The Palestinian columnist Mohammed Abd Al-Hamid, a resident of Ramallah, wrote that this religious coercion could cause the migration of artists, and said "The religious fanatics in Algeria destroyed every cultural symbol, shattered statues and rare works of art and liquidated intellectuals and artists, reporters and authors, ballet dancers and singers—are we going to imitate the Algerian and Afghani examples?"[375]

Erdoğan's Turkey as a role model

Some Hamas members have stated that the model of Islamic government that Hamas seeks to emulate is that of Turkey under the rule of Recep Tayyip Erdoğan. The foremost members to distance Hamas from the practices of the Taliban and to publicly support the Erdoğan model were Ahmed Yousef and Ghazi Hamad, advisers to Prime Minister Hanieh.[379][380] Yusuf, the Hamas deputy foreign minister, reflected this goal in an interview with a Turkish newspaper, stating that while foreign public opinion equates Hamas with the Taliban or al-Qaeda, the analogy is inaccurate. Yusuf described the Taliban as "opposed to everything", including education and women's rights, while Hamas wants to establish good relations between the religious and secular elements of society and strives for human rights, democracy and an open society.[381] According to professor Yezid Sayigh of King's College in London, how influential this view is within Hamas is uncertain, since both Ahmad Yousef and Ghazi Hamad were dismissed from their posts as advisers to Hamas Prime Minister Ismail Hanieh in October 2007.[379] Both have since been appointed to other prominent positions within the Hamas government. Khaled al-Hroub of the West Bank-based and anti-Hamas[382] Palestinian daily Al Ayyam added that despite claims by Hamas leaders that it wants to repeat the Turkish model of Islam, "what is happening on the ground in reality is a replica of the Taliban model of Islam."[383][384]

1988 Hamas Charter

Hamas published its charter in August 1988, wherein it defined itself as a chapter of the Muslim Brotherhood and its desire to establish "an Islamic state throughout Palestine".[115] The foundational document was, according to Khaled Hroub, written by a single individual and made public without going through the usual prior consultation process.[p] It was then signed on August 18, 1988. It contains characterizations of Israeli society as Nazi-like in its cruelty,[386] and irredentist claims.[387][388][389] It declares all of Palestine a waqf, an unalienable religious property consisting of land endowed to Muslims in perpetuity by God,[390][q][392] with religious coexistence under Islam's rule.[393] The charter rejects a two-state solution, stating that the conflict cannot be resolved "except through jihad".[394][395]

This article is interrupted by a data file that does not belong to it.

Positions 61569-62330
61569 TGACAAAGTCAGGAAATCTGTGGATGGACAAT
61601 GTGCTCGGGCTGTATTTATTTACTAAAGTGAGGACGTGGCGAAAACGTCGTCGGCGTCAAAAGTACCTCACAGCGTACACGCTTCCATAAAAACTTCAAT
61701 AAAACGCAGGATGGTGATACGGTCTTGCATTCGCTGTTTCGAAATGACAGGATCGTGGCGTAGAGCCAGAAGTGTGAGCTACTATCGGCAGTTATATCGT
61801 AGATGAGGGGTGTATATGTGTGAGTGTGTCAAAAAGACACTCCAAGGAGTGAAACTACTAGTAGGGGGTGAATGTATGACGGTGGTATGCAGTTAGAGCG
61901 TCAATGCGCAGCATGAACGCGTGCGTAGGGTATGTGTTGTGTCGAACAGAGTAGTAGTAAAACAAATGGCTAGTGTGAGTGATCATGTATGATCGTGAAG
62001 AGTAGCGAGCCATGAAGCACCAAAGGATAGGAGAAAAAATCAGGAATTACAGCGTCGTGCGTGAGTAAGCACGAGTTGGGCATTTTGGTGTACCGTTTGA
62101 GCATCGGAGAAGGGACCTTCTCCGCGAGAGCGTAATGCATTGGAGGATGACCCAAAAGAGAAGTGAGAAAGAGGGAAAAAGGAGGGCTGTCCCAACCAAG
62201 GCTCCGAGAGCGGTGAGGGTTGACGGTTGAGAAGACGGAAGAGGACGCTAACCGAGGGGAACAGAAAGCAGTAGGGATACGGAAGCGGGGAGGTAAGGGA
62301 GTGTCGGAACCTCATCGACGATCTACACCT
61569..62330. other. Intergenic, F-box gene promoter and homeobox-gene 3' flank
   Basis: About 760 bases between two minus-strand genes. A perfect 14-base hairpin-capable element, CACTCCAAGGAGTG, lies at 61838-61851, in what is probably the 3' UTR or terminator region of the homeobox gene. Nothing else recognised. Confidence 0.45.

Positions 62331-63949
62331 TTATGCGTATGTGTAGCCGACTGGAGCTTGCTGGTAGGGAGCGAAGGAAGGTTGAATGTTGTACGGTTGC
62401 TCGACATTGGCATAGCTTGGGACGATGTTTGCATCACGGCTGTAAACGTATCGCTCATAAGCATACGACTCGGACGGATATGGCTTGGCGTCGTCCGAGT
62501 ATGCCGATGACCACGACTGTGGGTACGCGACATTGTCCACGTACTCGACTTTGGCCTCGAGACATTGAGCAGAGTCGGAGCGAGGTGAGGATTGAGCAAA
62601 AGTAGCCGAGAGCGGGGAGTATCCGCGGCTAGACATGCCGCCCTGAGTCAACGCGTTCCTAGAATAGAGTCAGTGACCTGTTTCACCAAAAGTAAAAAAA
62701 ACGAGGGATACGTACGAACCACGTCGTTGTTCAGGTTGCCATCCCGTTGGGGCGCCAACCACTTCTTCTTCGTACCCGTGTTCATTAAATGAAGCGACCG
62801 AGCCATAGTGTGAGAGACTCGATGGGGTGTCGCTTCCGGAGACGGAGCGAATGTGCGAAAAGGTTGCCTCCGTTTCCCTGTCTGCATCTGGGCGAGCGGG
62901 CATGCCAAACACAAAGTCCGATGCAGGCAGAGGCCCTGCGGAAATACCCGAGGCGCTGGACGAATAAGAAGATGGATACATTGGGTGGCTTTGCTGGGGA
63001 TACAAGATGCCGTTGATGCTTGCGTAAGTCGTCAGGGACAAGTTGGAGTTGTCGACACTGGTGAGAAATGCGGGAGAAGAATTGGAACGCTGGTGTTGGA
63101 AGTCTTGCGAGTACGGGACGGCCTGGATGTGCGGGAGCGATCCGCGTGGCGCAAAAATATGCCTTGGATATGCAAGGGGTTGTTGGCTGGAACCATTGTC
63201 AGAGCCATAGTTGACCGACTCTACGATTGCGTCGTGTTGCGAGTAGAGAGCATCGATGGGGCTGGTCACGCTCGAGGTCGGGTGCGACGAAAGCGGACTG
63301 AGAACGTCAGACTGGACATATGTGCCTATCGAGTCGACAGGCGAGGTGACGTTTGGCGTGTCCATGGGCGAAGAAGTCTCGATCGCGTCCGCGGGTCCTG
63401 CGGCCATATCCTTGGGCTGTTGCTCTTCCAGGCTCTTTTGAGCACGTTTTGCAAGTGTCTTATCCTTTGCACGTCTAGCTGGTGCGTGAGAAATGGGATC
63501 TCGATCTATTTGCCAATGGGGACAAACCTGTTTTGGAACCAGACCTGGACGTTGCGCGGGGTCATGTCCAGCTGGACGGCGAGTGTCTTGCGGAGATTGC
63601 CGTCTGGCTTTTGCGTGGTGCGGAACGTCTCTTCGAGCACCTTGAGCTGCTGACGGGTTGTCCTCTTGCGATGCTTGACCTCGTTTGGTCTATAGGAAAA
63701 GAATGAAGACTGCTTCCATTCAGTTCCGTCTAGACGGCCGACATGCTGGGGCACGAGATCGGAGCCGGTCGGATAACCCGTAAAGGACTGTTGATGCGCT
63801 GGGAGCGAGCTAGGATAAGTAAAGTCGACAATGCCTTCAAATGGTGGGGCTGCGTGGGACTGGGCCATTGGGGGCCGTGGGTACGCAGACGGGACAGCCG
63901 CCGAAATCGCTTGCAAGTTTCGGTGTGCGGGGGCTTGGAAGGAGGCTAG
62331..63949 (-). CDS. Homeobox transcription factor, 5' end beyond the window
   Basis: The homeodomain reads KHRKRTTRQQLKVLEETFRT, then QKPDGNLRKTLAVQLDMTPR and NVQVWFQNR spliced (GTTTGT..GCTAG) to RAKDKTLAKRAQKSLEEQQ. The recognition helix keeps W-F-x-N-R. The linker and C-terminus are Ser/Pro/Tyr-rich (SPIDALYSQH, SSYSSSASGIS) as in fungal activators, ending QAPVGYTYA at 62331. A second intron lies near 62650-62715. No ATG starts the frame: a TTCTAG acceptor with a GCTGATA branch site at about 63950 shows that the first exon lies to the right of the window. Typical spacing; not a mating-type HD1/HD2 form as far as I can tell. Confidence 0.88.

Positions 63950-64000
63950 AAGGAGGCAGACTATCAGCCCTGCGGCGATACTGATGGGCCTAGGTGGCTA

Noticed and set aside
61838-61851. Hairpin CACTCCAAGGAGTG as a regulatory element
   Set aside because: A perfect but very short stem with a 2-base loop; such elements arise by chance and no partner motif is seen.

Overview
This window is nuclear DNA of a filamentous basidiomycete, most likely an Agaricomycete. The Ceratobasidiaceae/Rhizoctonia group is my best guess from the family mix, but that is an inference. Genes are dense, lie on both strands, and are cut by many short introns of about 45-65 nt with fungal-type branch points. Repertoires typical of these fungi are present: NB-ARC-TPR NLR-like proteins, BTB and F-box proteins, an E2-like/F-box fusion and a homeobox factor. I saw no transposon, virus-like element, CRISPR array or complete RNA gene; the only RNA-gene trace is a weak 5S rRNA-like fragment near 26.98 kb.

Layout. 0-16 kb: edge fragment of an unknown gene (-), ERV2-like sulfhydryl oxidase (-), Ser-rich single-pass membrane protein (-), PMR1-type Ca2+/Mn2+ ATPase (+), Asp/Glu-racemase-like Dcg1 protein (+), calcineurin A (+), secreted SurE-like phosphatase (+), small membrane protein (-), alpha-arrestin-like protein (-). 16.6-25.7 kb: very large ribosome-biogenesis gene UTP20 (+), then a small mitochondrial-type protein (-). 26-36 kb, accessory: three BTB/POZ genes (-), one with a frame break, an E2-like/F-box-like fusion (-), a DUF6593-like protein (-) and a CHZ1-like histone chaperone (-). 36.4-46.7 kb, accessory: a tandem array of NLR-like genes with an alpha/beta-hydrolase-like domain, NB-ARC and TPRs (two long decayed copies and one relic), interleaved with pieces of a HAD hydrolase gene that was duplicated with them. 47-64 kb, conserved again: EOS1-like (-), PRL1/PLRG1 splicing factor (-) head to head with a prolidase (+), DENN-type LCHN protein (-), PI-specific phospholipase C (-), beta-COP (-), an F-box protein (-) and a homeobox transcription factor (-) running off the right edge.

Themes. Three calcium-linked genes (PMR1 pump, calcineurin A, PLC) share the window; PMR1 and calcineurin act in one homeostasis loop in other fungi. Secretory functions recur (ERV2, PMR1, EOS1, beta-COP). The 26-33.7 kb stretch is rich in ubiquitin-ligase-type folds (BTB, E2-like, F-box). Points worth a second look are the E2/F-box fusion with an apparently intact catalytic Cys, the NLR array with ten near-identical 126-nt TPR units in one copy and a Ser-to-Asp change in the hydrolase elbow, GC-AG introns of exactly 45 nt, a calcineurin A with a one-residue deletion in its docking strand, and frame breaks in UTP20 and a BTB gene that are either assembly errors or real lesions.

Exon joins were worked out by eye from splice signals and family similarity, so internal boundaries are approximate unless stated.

Article 6 states that the movement's aim is to "raise the banner of Allah over every inch of Palestine, for under the wing of Islam followers of all religions can coexist in security and safety where their lives, possessions and rights are concerned".[396][397] It adds that, "when our enemies usurp some Islamic lands, jihad becomes a duty binding on all Muslims".[398] Many scholars have pointed out that both the 1988 Hamas's charter and the Likud party platform sought full control of the land, thus denouncing the two-state solution.[399][400][354][355][356][357][401][358] For Hamas, to concede territory is seen as equivalent to renouncing Islam itself.[citation needed]

The 1988 Hamas charter is said, November 2023, to "mandate(s) the killing of Jews".[402] The "governing" 1988 charter of Hamas was said, in 2018, to "openly dedicate(s) Hamas to genocide against the Jewish people", referring to the Hamas 1988 charter, article 7.[403] More authors have characterized the violent language against all Jews in the original Hamas charter as genocidal,[404][405] incitement to genocide,[406][407] or antisemitic.[404][408] The charter attributes collective responsibility to Jews, not just Israelis, for various global issues, including both World Wars.[409]

The charter is said to echoe Nazi propaganda in claiming that Jews profited during World War II.[410] Jeffrey Goldberg, editor-in-chief of The Atlantic magazine, has compared these to those that appear in The Protocols of the Elders of Zion.[407]

On the other hand, Ahmed Yassin, the founder of Hamas, has said in a 1988 interview—apparently reacting on accusations that 'Hamas hate Jews':

"We don't hate Jews and fight Jews because they are Jewish. They are a people of faith and we are a people of faith, and we love all people of faith. If my brother, from my own mother and father and my own faith takes my home and expels me from it, I will fight him. I will fight my cousin if he takes my home and expels me from it. So when a Jew takes my home and expels me from it, I will fight him. I don't fight other countries because I want to be at peace with them, I love all people and wish peace for them, even the Jews. The Jews lived with us all of our lives and we never assaulted them, and they held high positions in government and ministries. But if they take my home and make me a refugee like 4 million Palestinians in exile? Who has more right to this land? The Russian immigrant who left this land 2000 years ago or the one who left 40 years ago? We don't hate the Jews, we only ask for them to give us our rights."[411]